Numerical evidence indicates that Jacobi polynomials with negative integer parameters satisfy the identity $$P_n^{(-m,-k)}(x)=\left(\frac{x-1}{2}\right)^m\left(\frac{1+x}{2}\right)^kP_{n-m-k}^{(m,k)}(x),$$ where $n\ge m+k$. How this identity can be proved?

I came across this supposed identity when comparing some linearisation relations for the product of two Laguerre polynomials from https://cds.cern.ch/record/1378854?ln=en (after correcting typos) and https://iopscience.iop.org/article/10.1088/0305-4470/18/9/022 but such a proof (assuming both papers are correct) is too complicated and I prefer a direct proof which then I can use to argue that the results of these two papers are equivalent to each other.

P.S. The identity can be proved also by using $$P_n^{(-m,\beta)}(x)=\frac{\Gamma(n+\beta+1)}{\Gamma(n+\beta+1-m)}\frac{(n-m)!}{n!}\left(\frac{x-1}{2}\right)^m\,P_{n-m}^{(m,\beta)}(x),$$ which can be found in the book G. Szego, Orthogonal Polynomials (formula (4.22.2)), in combination with the symmetry relation $$P_n^{(\alpha,\beta)}(x)=(-1)^n\,P_n^{(\beta,\alpha)}(-x).$$


1 Answer 1


The identity you want is (typo in second factor of proposer's formula) $$ P_n^{(-m,-k)}(x)=\Big(\frac{x-1}{2}\Big)^{m} \Big(\frac{x+1}{2}\Big)^{k} P_{n-m-k}^{(m,k)}(x). $$ Start with the ID (it's on the wiki) $$ \frac{P_n^{(a,b)}(x)}{(n+a)!(n+b)!}=\sum_s \Big( s!(n+a-s)!(b+s)!(n-s)! \Big)^{-1} \Big(\frac{x-1}{2}\Big)^{n-s} \Big(\frac{x+1}{2}\Big)^{s} $$ The conditions for this formula to be valid are as the proposer stated, $n\ge m+k.$ Since the factorials within the sum are in the denominator, we can extend the sum from $-\infty$ to $+\infty.$ The left-hand side of the top equation is $$ \frac{P_n^{(-m,-k)}(x)}{(n-m)!(n-k)!}=\sum_s \Big( s!(n-m-s)!(s-k)!(n-s)! \Big)^{-1} \Big(\frac{x-1}{2}\Big)^{n-s} \Big(\frac{x+1}{2}\Big)^{s} $$ and likewise $$ \frac{P_{n-m-k}^{(m,k)}(x)}{(n-m)!(n-k)!}=\sum_s \big(s!(n\!-\!k-\!s)!(k+s)!(n\!-\!m\!-\!k\!-\!s)! \big)^{-1} * $$ $$\big(\frac{x\!-\!1}{2}\big)^{n-m-k-s} \big(\frac{x\!+\!1}{2}\big)^{s}.$$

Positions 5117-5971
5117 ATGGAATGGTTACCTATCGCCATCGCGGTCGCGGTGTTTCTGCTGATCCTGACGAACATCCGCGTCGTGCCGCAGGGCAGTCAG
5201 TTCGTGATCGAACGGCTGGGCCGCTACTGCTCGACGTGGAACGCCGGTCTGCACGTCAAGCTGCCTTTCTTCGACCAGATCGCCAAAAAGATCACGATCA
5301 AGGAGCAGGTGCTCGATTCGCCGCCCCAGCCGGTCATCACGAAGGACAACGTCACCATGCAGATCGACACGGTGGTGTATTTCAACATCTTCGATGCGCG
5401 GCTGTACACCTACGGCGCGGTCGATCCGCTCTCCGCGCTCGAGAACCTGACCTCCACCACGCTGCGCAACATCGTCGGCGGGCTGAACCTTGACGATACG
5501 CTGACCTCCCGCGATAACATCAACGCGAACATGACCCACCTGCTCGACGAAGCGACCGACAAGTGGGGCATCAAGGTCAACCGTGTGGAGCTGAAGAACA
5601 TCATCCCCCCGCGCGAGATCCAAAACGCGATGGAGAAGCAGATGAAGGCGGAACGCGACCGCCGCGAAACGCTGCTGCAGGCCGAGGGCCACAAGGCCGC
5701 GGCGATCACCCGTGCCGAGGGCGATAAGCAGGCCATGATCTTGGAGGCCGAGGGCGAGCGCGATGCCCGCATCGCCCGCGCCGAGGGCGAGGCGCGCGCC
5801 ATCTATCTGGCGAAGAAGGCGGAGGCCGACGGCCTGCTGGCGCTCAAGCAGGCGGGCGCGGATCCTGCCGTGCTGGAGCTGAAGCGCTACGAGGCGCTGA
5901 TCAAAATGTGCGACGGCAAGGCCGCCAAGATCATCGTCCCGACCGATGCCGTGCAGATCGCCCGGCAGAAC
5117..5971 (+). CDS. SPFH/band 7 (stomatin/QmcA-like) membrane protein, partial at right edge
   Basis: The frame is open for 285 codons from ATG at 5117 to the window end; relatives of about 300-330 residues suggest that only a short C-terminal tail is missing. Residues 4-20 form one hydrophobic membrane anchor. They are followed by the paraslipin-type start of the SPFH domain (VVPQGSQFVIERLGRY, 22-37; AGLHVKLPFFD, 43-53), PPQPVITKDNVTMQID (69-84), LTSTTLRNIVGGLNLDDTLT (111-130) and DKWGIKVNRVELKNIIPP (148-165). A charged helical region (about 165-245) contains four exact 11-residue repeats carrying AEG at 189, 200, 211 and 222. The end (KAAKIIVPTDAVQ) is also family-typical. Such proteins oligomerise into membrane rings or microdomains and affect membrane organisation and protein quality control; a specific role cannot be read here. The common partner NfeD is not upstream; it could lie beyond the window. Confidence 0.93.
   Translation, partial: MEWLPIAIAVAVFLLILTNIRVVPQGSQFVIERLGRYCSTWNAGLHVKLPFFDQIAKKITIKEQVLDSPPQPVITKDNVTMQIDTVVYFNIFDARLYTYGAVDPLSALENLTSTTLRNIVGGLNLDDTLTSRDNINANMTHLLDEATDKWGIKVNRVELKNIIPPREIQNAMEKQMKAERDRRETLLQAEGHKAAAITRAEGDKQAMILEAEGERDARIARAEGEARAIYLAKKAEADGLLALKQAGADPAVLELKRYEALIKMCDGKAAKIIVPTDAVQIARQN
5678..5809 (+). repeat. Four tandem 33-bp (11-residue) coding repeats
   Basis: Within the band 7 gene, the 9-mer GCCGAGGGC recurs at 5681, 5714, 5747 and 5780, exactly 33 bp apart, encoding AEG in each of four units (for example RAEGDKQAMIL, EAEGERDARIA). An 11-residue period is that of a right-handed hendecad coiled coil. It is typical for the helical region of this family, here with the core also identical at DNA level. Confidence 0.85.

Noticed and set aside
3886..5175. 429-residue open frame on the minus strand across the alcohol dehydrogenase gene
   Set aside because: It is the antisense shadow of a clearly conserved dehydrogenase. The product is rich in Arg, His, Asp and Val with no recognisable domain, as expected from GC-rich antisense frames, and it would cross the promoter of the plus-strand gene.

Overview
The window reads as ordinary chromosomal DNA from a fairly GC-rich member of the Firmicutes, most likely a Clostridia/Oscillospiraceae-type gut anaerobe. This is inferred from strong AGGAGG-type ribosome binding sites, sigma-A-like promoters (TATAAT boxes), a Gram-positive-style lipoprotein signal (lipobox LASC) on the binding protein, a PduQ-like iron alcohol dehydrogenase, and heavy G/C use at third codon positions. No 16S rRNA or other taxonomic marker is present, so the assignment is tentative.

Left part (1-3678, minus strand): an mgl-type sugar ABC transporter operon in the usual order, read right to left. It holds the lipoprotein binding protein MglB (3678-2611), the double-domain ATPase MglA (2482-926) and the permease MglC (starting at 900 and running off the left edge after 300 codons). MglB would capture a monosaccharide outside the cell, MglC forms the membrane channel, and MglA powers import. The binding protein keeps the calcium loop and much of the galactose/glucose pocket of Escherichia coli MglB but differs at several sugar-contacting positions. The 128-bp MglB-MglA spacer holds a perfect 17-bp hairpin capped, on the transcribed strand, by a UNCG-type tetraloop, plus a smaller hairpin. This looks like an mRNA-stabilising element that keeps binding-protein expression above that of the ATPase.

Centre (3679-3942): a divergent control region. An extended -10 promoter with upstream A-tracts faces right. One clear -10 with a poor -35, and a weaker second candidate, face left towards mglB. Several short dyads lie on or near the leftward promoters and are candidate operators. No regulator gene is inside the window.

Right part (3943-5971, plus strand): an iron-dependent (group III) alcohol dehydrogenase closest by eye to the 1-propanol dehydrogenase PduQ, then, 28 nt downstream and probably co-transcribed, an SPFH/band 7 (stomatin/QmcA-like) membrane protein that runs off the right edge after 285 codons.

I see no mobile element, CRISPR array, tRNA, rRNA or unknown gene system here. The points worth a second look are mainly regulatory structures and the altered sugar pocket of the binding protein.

Shift the second sum by $s \to s - k$ and you will find the same sum as the previous. Algebra completes the proof.


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